Harris and Knight might appear to be challenging Hollywood's conventional wisdom that actors disclosing their homosexuality risk having their off-screen persona cloud audience perceptions of any roles they play onscreen. But a closer inspection of their current TV roles undercuts their significance.
Come on! T.R. Knight's character slept with Meredith Grey; Neil Patrick Harris's Barney has slept with every woman he could since How I Met Your Mother began last season. But the article dismisses the first as "one of the girls" and the second as "a caricature."

There is a point to all of this, though--one that annoys me even more:
Neither Harris nor Knight are in the mold of the traditional leading man, and that's a huge distinction. That type of role is predicated on an actor's sex appeal to the opposite gender. Absurd as it sounds, on some level viewers have to believe the object of their affection could somehow reciprocate their attraction.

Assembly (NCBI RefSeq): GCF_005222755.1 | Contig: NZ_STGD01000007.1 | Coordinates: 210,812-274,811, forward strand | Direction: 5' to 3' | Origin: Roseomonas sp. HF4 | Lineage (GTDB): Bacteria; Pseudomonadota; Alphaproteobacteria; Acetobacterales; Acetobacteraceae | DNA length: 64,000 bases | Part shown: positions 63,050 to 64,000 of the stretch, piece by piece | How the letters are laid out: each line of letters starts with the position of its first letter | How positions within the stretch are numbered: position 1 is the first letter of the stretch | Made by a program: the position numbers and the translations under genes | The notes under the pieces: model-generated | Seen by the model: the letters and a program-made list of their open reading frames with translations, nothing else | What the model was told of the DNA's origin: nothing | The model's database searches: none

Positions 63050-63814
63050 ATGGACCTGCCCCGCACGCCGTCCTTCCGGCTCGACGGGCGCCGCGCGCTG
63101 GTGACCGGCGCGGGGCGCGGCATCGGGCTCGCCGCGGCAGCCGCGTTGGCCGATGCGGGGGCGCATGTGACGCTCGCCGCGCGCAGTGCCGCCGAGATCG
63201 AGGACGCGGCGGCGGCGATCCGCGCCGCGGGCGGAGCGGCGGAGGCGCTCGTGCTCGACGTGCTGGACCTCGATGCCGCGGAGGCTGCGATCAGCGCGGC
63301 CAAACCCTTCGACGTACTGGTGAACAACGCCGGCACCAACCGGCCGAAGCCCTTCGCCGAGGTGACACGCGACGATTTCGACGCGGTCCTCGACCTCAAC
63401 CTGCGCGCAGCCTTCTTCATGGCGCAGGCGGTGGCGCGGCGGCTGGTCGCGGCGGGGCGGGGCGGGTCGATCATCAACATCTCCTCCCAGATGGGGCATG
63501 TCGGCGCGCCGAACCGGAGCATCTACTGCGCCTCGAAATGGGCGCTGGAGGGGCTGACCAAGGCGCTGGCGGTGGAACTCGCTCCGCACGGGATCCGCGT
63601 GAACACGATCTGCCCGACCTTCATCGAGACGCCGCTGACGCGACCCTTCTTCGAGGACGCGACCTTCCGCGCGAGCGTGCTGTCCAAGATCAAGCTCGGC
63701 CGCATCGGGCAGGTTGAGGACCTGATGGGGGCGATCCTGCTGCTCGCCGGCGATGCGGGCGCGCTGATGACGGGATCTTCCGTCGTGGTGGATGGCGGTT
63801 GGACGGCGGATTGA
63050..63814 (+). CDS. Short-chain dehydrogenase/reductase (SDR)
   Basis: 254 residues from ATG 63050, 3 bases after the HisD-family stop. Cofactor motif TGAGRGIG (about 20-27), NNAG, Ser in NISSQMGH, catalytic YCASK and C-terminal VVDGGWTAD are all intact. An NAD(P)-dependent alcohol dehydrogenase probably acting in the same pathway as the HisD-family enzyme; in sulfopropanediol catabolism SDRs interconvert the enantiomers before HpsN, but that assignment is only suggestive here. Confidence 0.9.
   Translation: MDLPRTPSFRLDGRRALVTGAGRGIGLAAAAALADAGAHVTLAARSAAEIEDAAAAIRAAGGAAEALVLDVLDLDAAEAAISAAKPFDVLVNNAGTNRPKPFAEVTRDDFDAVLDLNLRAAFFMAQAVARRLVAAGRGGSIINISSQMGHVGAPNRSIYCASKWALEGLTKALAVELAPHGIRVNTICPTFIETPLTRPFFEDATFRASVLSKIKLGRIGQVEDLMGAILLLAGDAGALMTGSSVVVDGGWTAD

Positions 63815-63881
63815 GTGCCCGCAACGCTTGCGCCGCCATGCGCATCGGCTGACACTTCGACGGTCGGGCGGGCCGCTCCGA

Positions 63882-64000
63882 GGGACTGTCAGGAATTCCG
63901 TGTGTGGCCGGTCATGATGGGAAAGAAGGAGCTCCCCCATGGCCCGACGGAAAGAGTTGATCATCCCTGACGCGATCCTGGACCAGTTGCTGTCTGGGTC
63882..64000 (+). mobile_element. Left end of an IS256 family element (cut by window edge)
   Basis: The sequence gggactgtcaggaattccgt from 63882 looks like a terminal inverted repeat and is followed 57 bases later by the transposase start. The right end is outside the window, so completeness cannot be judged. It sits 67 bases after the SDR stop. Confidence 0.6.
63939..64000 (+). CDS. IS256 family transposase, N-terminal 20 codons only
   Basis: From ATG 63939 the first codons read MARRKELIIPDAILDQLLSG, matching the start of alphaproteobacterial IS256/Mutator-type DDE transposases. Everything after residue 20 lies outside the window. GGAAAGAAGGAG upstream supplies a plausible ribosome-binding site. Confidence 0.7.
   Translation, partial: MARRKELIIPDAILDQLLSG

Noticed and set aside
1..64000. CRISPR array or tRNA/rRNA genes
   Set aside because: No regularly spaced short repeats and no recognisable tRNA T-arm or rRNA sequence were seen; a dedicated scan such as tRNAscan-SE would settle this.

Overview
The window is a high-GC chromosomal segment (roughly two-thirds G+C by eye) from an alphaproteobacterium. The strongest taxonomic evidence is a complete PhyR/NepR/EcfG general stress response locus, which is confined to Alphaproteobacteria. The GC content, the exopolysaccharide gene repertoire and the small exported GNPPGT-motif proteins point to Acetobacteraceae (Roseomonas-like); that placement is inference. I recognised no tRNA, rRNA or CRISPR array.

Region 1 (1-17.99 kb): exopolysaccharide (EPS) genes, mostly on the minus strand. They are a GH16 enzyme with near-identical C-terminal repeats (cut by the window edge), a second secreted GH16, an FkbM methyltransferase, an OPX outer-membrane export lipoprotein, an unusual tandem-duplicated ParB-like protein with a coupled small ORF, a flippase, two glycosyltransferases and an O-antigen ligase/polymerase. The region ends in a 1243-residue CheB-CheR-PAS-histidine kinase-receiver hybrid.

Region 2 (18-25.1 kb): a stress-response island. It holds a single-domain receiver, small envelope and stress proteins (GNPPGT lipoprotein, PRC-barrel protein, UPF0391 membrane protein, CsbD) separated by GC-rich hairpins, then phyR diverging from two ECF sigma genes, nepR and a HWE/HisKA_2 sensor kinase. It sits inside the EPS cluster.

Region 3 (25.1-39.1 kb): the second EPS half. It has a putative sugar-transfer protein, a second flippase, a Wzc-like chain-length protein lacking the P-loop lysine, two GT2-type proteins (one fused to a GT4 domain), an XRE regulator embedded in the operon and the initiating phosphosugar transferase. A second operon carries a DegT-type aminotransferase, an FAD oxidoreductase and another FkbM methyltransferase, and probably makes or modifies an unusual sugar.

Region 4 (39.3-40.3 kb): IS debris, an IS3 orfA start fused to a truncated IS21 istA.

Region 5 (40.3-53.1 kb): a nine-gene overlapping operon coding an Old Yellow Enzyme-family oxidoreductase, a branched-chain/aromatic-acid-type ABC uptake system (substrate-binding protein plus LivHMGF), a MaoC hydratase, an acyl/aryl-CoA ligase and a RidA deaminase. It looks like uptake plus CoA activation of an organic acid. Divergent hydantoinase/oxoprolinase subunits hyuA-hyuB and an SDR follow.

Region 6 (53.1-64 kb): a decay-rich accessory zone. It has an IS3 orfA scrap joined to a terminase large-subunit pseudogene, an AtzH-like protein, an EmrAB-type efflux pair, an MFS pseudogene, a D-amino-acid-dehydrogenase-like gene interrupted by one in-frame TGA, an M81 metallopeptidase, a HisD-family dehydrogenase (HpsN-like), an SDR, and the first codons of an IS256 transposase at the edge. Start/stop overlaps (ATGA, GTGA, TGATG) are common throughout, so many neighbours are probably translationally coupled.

Just imagine if "Grey's" resident heartthrob, Patrick Dempsey, who is not gay, had come out. Would McDreamy still be as popular, and would that affect the popularity of "Grey's?"
And it's hard not to grant the point. But the article goes on to imagine the day when a tabloid outs a "sexy lead actor." Will that dim his prospects?

I'm sure it's a valid question. But I'm equally sure that the writer of the article, Andrew Wallenstein, has a certain someone (or someones) in mind. He could probably rattle off a list of in-the-closet actors. Why is it OK for him to know, but not OK for us? And when will journalists stop accepting complicity in a lie?

Friday, November 10, 2006

At It Again

top 200 songs of the '90s